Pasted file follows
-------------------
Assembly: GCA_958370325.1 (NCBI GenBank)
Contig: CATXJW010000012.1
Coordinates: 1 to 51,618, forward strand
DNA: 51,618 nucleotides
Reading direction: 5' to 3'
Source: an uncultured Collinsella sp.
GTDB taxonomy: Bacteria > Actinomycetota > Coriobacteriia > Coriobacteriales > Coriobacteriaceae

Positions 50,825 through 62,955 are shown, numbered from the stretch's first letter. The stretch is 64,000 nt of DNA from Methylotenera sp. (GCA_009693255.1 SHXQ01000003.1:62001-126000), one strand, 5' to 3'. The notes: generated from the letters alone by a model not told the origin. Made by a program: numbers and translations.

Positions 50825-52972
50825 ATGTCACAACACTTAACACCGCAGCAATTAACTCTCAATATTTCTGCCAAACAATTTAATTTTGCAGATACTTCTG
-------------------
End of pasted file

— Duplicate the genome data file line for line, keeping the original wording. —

Assembly: GCA_958370325.1 (NCBI GenBank)
Contig: CATXJW010000012.1
Coordinates: 1 to 51,618, forward strand
DNA: 51,618 nucleotides
Reading direction: 5' to 3'
Source: an uncultured Collinsella sp.
GTDB taxonomy: Bacteria > Actinomycetota > Coriobacteriia > Coriobacteriales > Coriobacteriaceae

Positions 50,825 through 62,955 are shown, numbered from the stretch's first letter. The stretch is 64,000 nt of DNA from Methylotenera sp. (GCA_009693255.1 SHXQ01000003.1:62001-126000), one strand, 5' to 3'. The notes: generated from the letters alone by a model not told the origin. Made by a program: numbers and translations.

Positions 50825-52972
50825 ATGTCACAACACTTAACACCGCAGCAATTAACTCTCAATATTTCTGCCAAACAATTTAATTTTGCAGATACTTCTG